"The shame of it is there's a really good national security team in place and there are good, productive things that are under way through them and through others", Corker said. "Her severe lack of judgment in this situation and her blatant disregard for the rules that protect our national security should disqualify her from higher office".
New Zealand's Foreign Affairs Minister Gerry Brownlee said in a statement that the report was rejected by senior USA officials.
"This is risky and reckless", Durbin wrote. The long-standing adversaries sometimes alert one another to security threats, but otherwise engage in little if any intelligence cooperation.
McMaster would not confirm that Bossert made the calls but suggested that if he did, he was acting "maybe from an overabundance of caution".
On Tuesday, Trump claimed the authority to share "facts pertaining to terrorism" and airline safety with Russian Federation, saying in a pair of tweets he has "an absolute right" as president to do so.
National Security Adviser H.R. McMaster said Trump did not know the source of the information he revealed to Kislyak and Lavrov, the public face of Russian foreign policies that are often at odds with US aims. The Kremlin dismissed the reports as "complete nonsense". They also said Israel asked the U.S.to be careful with the same intelligence.
Apparently confirming the report, two Israeli intelligence officers told BuzzFeed on Tuesday that Israel had indeed shared specific intel with the U.S. regarding an Islamic State plot to smuggle explosive laptops onto planes. Other officials have said that the spy agencies were contacted to help contain the damage from the leak to the Russians.
"We had a very, very successful meeting with the foreign minister of Russia", Trump said in response to questions at a White House event with President Tayyip Erdogan of Turkey. The U.S. president said that he hopes Russian Federation will "greatly step up their fight against ISIS & terrorism".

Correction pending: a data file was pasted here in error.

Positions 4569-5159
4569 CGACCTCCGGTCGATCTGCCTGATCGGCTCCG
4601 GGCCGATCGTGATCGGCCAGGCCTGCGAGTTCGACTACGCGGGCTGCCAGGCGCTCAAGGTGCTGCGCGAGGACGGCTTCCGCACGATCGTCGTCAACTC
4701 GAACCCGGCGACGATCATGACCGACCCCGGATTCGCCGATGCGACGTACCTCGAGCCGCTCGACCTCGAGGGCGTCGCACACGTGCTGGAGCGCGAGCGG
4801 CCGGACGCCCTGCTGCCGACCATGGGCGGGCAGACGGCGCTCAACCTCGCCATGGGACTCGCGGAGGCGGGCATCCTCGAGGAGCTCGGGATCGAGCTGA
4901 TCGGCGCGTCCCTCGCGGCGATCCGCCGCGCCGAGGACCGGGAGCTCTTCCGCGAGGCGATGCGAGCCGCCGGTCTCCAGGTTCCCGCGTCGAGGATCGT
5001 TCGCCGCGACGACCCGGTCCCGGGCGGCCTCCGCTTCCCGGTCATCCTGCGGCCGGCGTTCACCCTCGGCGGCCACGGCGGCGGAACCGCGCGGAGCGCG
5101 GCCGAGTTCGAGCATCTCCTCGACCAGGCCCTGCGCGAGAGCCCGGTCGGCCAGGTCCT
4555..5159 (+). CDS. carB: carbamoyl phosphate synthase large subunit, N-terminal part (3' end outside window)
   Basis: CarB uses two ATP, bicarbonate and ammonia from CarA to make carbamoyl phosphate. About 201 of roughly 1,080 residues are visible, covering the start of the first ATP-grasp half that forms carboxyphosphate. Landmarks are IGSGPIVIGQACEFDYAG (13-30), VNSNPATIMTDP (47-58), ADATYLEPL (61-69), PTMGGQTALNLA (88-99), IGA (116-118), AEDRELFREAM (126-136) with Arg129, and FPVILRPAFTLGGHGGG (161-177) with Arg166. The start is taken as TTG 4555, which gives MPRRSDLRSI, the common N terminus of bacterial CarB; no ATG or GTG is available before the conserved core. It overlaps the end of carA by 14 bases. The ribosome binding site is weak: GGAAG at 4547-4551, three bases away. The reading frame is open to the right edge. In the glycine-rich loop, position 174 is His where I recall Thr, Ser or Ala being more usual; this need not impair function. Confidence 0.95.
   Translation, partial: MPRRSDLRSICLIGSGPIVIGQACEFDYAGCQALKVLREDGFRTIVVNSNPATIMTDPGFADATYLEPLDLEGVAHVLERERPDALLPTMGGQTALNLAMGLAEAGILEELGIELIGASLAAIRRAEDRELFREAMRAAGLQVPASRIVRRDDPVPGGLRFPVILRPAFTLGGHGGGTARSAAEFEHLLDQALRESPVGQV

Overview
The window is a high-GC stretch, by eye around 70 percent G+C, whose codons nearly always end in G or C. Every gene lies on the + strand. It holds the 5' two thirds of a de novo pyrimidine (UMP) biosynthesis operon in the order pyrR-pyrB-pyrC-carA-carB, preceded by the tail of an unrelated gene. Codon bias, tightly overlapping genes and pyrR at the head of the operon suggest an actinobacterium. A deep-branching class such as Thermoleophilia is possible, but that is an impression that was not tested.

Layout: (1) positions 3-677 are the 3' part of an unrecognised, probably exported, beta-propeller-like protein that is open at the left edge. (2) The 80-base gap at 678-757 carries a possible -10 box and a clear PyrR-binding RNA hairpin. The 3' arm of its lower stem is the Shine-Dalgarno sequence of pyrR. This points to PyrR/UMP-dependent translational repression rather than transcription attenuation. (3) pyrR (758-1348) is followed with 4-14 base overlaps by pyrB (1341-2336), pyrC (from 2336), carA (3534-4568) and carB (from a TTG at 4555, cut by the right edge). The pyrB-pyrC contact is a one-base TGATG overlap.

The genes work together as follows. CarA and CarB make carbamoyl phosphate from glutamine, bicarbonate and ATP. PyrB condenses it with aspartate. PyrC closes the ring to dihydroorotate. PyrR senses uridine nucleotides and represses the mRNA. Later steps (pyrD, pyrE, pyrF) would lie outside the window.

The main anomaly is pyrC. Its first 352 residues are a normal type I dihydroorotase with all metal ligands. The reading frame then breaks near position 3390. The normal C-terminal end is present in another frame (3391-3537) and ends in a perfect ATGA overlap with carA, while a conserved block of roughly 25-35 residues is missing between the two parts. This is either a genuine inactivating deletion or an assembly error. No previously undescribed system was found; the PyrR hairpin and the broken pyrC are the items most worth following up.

A current and a former American official, who both requested to remain anonymous, told the Times that Israel had previously urged the U.S.to be careful with the intelligence that Trump shared with Russian Foreign Minister Sergey Lavrov and Ambassador Sergey Kislyak.
Tipton: New health plan protects those with pre-existing conditions
The House-passed health bill also includes several provisions that are especially harmful to women with private insurance . I strongly urge my Senate colleagues to work diligently with the House of Representatives to fulfill these goals.
Sen. Susan Collins, R-Maine, said it would "be very troubling" if Trump shared sensitive information with the Russians and said the Senate Intelligence Committee "should be briefed on this important issue immediately".
The official spoke only on condition that neither he nor his country be identified, because he was not authorized to discuss the matter publicly. "He wasn't briefed on the source and method of the information either", McMaster told reporters.
The newspaper said that Trump offered details about an IS terror threat related to the use of laptop computers on aircraft. And I was in the room. McMaster says the Post story, "as reported, is false", but he doesn't debunk any specific claim in the story.
The meeting happened the day after Mr Trump sacked Federal Bureau of Investigation director James Comey, who was in charge of investigating whether the President's campaign colluded with Russian Federation to swing the election.
The revelations drew strong condemnation from Democrats and a rare rebuke of Trump from some Republican lawmakers.
The Washington Post reported late on Monday that Trump revealed highly classified information on the Middle-East-based terrorist group Daesh during a meeting last week with Russian Foreign Minister Sergei Lavrov and Moscow's man in Washington Sergey Kislyak. Although top aides on Monday had declared reports about Trump's discussions false, National Security Adviser H.R. McMaster on Tuesday sought instead to downplay the significance of the information Trump revealed.
But when asked about concerns the president could have jeopardised U.S. intelligence relationships, McMaster responded: "I'm not concerned at all".
However, General McMaster did not deny that classified intelligence may have been passed on.
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